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  1. 8. Subtractive Synthesis EE2F2 - Music Technology

  2. Analogue Synthesisers • Analogue synthesisers attempt to produce realistic timbres using combinations of primitive, easy to generate waveforms, e.g. • Sine waves • Square waves • ‘Sawtooth’ waves • Etc. • Two main methods of creating timbres: • Subtractive synthesis – start with a waveform with lots of harmonics and filter out the ones you don’t want • Additive synthesis – build up the timbre a component at a time using just sine waves at the harmonic frequencies

  3. Subtractive Synthesis • Subtractive synthesis: one of the earliest techniques but still being used today • Outline: • An oscillator produces a harmonically rich waveform • A filter shapes the spectrum of that waveform to create the desired timbre (subtracts unwanted harmonics) • An amplifier shapes the envelope of the sound • This is the basis of contemporary sample+synthesis techniques and is related to functional physical modelling • In each case, the sound production techniques use the source-modifier approach • NB. We’ll only look at monophonic designs (i.e. only one note can be played at a time)

  4. Source-Modifier Model • Source • A signal generator • Frequency is set by the keyboard • Waveform shape is set by the controls • Modifier • Filter + amplifier • Shapes the waveform in the frequency and the time domains • Filter characteristics and amplifier gain are varied by control voltages Front Panel Controls Source Modifier Output

  5. Control Voltage Sources • The control voltages influencing the source and modifier(s) are: • Keyboard output • A control voltage proportional to the pitch of the key pressed • Envelope generator(s) • A slowly changing control voltage waveform triggered at the start of a note and then evolving throughout its duration • Low Frequency Oscillator (LFO) • Slowly varying periodic control voltage. Used to modulate the pitch and/or amplitude

  6. A Subtractive Synthesiser • Control voltages (shown in green) determine the behaviour of: • Voltage Controlled Oscillator (VCO) • Voltage Controlled Filter (VCF) • Voltage Controlled Amplifier (VCA) Source Modifier V.C.O. V.C.F. V.C.A. Output L.F.O. Trigger Env. Gen.

  7. A Subtractive Synthesiser • Audio signal (shown in red) is: • Generated by the source (VCO) • Modified by the VCF and the VCA V.C.O. V.C.F. V.C.A. Output L.F.O. Trigger Env. Gen.

  8. The V.C.O. • The Oscillator frequency is usually controlled by the keyboard with maybe a little modulation from the LFO • The waveform produced is selected from the front panel controls:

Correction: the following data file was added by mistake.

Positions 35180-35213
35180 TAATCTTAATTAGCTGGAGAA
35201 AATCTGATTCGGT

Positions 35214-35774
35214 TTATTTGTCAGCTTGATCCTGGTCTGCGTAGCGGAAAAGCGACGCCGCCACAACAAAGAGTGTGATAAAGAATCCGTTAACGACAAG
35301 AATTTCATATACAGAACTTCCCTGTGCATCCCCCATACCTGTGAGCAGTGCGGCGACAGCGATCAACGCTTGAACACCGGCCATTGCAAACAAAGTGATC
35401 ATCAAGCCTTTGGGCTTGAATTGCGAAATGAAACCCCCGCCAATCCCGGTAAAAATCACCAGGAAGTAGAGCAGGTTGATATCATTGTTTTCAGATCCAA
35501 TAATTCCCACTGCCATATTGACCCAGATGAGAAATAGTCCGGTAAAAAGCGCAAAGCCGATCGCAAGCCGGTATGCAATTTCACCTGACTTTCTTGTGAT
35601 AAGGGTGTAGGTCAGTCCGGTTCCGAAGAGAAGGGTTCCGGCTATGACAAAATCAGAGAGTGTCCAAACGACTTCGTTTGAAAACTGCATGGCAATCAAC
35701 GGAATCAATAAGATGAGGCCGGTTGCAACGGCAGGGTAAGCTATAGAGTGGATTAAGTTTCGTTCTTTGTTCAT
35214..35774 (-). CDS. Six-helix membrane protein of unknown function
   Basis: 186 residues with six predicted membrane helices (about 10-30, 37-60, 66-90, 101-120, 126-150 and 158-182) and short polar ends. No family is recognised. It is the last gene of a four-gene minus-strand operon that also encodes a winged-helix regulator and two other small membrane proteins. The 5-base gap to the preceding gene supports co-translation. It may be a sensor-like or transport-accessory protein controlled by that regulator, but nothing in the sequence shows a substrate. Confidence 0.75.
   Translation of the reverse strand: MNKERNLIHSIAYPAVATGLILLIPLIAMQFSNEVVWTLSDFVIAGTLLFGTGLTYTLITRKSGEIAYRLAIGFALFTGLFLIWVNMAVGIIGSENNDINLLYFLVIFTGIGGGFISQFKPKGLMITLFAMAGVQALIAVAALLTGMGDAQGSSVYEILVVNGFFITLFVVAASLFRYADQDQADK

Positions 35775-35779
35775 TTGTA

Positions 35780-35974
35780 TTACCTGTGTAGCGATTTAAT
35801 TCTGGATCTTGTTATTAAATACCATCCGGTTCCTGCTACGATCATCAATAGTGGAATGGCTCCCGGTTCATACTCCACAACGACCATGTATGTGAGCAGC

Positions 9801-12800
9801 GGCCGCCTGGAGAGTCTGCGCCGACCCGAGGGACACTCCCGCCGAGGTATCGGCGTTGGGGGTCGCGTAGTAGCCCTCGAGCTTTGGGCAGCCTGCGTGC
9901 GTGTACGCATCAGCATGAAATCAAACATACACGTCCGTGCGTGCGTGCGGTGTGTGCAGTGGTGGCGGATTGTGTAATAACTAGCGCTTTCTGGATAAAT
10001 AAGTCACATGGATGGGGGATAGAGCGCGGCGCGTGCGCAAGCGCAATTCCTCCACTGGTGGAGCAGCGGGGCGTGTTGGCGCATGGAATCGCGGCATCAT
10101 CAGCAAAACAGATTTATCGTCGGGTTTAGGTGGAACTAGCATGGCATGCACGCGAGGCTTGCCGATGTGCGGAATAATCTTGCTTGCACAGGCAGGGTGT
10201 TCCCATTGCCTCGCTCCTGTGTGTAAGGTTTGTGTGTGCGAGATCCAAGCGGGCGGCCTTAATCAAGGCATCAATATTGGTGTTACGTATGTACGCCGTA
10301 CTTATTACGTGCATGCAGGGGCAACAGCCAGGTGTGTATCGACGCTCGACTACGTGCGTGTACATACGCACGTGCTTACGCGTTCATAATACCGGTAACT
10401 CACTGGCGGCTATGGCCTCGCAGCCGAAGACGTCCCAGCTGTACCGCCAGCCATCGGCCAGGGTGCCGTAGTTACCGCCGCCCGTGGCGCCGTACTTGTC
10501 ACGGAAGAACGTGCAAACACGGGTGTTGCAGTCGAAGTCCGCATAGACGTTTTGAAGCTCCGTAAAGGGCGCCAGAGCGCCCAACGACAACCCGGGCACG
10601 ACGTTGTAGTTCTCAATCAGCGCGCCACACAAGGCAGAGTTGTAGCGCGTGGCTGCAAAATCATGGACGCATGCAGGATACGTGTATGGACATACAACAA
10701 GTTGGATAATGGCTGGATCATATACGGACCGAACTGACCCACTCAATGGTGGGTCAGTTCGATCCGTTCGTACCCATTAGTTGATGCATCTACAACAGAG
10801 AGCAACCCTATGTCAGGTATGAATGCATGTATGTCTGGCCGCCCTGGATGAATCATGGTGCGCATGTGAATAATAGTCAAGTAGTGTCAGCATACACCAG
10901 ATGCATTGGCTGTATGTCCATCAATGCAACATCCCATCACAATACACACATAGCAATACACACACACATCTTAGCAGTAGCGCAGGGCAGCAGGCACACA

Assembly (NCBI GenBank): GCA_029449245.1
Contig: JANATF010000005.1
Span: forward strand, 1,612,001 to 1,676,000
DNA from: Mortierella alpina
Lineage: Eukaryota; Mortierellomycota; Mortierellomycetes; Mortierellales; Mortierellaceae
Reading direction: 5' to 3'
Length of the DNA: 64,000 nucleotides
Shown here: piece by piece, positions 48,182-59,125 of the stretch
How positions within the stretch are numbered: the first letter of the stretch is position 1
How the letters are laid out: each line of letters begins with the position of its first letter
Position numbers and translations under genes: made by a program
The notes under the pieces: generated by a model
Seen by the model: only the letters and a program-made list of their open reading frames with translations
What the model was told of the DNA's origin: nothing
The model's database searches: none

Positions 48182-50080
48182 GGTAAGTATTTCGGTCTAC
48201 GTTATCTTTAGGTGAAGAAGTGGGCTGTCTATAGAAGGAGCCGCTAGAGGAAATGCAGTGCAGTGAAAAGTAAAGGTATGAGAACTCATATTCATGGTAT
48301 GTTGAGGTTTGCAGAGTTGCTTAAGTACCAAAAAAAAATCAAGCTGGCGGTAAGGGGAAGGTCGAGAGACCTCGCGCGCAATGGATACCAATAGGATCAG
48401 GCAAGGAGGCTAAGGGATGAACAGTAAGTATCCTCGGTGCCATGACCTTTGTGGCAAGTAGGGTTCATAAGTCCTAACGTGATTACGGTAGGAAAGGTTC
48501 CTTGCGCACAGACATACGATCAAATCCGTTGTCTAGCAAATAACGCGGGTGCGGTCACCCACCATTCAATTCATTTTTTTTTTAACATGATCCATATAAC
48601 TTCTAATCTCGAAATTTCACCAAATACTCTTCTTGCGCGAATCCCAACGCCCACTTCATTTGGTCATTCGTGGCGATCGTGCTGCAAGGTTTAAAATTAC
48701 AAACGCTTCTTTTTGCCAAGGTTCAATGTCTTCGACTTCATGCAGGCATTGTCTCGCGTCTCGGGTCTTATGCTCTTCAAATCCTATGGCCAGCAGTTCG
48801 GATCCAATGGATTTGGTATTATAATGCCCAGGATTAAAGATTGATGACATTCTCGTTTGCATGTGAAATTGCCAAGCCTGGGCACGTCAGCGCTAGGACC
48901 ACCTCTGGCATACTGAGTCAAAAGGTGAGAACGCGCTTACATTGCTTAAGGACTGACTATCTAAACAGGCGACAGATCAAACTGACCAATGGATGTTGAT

9. The V.C.F. • The VCF modifies the spectrum produced by the VCO • It is usually a low-pass filter with adjustable resonance • The cut-off frequency is (partly) controlled by control voltages from the keyboard and the envelope generator Peak at cut-off Set by resonance control Gain Cut-off frequency Set by control input Frequency

  10. f f VCO Output (sawtooth wave) VCF Response Using the VCO & VCF Output waveform spectrum is built up by multiplying the source spectrum by the filter response f Desired Spectrum

  11. The V.C.A. • The VCA is simply a voltage controlled amplifier • The gain (amplification factor) is controlled by the control voltage Gain control In Out

  12. E.g. Violin ensemble The Envelope Generator • Usually used to control the VCA and VCF to ‘shape’ the sound in terms of: • Amplitude shape in the time domain • Spectral content (evolving over time) • The ‘envelope’ is a slowly varying waveform triggered at the start of each note

  13. Attack-Release envelope Gradual attack (ramp-up) and release (ramp-down). Attack and release rate can be adjusted amplitude time Note On Note Off Simple envelope generators On-Off envelope Simply turns the output on when a note is pressed and off when its released amplitude time Note On Note Off

  14. ADSR Generator • ADSR envelope generator can create a wide variety of envelopes using just four parameters: • Attack: The initial rise time • Decay: Immediately following the attack • Sustain Level: A level maintained until the note is released • Release: The rate that the sound decays after the ‘note-off’ A D S R Decay Rate Release Rate Envelope Level Sustain Level Attack Rate Time Note Pressed Note Released

  15. The L.F.O. • Generates a low frequency waveform (usually 1-10 Hz) • Usually selectable between sine or triangle waveform • Used as a control input to modulate: • VCO frequency: Creating vibrato effect • VCA gain: Creating tremolo effect • VCF frequency: Creating special effects, e.g. ‘flanging’ effects

  16. Part One Sounds & Timbre Part Two Subtractive Synthesis Sound & Synthesis Lab Part One Sounds & Timbre

  17. Subtractive Synthesis Pros & Cons • Pros • Huge variety of sounds from a simple architecture • Not too many parameters, fairly easy to program • Can emulate real instruments or create novel sounds • Cons • Not always obvious how to program a particular sound • Some waveforms can’t be synthesised with the VCO and VCF • Almost all sounds have an ‘artificial’ nature

  18. Summary • Subtractive synthesis requires • Source(s) • Modifier(s) • Source: • VCO • Modifiers • VCA, VCF • All three are controlled by: • Keyboard • Envelope generator • LFO • Other controllers (e.g. pedals, joysticks, etc.)